Decomposing neural synchrony: toward an explanation for near-zero phase-lag in cortical oscillatory networks.

Rajagovindan R, Ding M - PLoS ONE (2008)

Influence of common input on phase-lag.Scatter plot showing strong negative correlation between instantaneous causality (IC) and magnitude of phase-lag between site pairs (S1,7b) in monkeys (A) GE and (B) LU.
© Copyright Policy
Related In: Results  -  Collection

Show All Figures
getmorefigures.php?uid=PMC2573956&req=5

pone-0003649-g004: Influence of common input on phase-lag.Scatter plot showing strong negative correlation between instantaneous causality (IC) and magnitude of phase-lag between site pairs (S1,7b) in monkeys (A) GE and (B) LU.
Mentions: For each site pair the phase-lag was estimated for each trial and the estimated value was used to sort all trials into subensembles. The phase-lag and the instantaneous causality measure for each subensemble constituted a point on a scatter plot. Figure 4 shows the result for (S1,7b) in monkeys GE and LU. Clearly, the two quantities are negatively correlated, indicating that as the instantaneous causality increases, the phase-lag decreases and, in fact, approaches zero. Spearman's rank correlation and Spearman's rank partial correlation coefficients were computed for all the site pairs and listed in Table 4 and 5. All correlation coefficients were negative. Except for (M1,7b) in monkey GE, these correlation coefficients were statistically significant at pā€Š=ā€Š0.05 level (one tail t-test) (Table 4). By partialing out the effects of the directional influences, the correlation for (M1,7b) also became significant (Table 5).

Bottom Line: Recent theories have considered the importance of this phenomenon in establishing an effective communication framework among neuronal ensembles.Two factors, among possibly others, can be hypothesized to contribute to the near-zero phase-lag relationship: (1) positively correlated common input with no significant relative time delay and (2) bidirectional interaction.A rigorous mathematical theorem is used for the first time to empirically examine the factors that contribute to this phenomenon.

View Article: PubMed Central - PubMed

Affiliation: The J. Crayton Pruitt Family Department of Biomedical Engineering, University of Florida, Gainesville, Florida, USA.

ABSTRACT

Background: Synchronized oscillation in cortical networks has been suggested as a mechanism for diverse functions ranging from perceptual binding to memory formation to sensorimotor integration. Concomitant with synchronization is the occurrence of near-zero phase-lag often observed between network components. Recent theories have considered the importance of this phenomenon in establishing an effective communication framework among neuronal ensembles.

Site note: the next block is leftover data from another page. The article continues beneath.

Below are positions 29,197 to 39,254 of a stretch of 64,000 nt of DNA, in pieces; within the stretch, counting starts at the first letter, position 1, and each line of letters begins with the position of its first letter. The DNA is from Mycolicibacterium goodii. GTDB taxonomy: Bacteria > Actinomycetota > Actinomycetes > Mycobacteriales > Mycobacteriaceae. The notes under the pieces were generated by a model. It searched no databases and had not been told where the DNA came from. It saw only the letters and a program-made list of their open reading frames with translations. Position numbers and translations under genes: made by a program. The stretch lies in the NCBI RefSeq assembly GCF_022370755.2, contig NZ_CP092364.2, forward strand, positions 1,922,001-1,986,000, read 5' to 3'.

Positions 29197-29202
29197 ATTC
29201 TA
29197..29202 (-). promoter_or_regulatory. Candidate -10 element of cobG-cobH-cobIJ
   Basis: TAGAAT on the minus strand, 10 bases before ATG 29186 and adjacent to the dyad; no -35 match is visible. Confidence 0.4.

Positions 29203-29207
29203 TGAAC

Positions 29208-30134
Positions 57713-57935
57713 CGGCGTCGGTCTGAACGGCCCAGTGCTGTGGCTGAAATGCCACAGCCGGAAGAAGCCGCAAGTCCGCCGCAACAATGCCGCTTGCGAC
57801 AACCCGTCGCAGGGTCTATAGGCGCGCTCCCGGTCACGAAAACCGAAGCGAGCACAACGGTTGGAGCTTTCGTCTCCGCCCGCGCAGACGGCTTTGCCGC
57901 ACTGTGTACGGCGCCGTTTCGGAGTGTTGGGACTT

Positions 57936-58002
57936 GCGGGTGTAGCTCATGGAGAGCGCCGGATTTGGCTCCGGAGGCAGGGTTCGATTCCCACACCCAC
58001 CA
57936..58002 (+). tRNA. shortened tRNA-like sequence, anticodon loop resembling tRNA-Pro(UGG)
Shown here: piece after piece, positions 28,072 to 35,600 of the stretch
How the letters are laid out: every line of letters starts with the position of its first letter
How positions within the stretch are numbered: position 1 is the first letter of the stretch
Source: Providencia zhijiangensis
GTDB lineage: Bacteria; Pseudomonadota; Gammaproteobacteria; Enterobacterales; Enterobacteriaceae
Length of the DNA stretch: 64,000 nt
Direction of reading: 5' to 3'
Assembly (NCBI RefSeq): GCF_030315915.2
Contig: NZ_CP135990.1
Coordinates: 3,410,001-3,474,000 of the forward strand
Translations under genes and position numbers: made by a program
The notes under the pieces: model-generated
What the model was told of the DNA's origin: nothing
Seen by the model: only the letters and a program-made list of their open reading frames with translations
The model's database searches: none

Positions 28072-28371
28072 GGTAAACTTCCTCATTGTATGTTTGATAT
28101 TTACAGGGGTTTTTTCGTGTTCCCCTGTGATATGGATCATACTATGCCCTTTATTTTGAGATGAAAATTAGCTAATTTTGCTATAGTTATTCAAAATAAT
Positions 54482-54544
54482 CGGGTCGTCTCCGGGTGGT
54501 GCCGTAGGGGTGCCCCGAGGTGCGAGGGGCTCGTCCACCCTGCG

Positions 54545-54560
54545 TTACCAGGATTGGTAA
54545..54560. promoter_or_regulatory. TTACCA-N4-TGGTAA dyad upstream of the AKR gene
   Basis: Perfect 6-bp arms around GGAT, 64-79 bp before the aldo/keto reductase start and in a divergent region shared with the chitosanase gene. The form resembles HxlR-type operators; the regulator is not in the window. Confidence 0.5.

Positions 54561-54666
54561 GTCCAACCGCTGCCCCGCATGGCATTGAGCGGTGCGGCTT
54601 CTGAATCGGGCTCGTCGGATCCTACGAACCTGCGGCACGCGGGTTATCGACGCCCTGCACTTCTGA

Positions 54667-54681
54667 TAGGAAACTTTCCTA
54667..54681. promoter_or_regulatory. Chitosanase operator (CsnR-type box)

Methodology/principal findings: Two factors, among possibly others, can be hypothesized to contribute to the near-zero phase-lag relationship: (1) positively correlated common input with no significant relative time delay and (2) bidirectional interaction. Thus far, no empirical test of these hypotheses has been possible for lack of means to tease apart the specific causes underlying the observed synchrony. In this work simulation examples were first used to illustrate the ideas. A quantitative method that decomposes the statistical interdependence between two cortical areas into a feed-forward, a feed-back and a common-input component was then introduced and applied to test the hypotheses on multichannel local field potential recordings from two behaving monkeys.

Conclusion/significance: The near-zero phase-lag phenomenon is important in the study of large-scale oscillatory networks. A rigorous mathematical theorem is used for the first time to empirically examine the factors that contribute to this phenomenon. Given the critical role that oscillatory activity is likely to play in the regulation of biological processes at all levels, the significance of the proposed method may extend beyond systems neuroscience, the level at which the present analysis is conceived and performed.

Show MeSH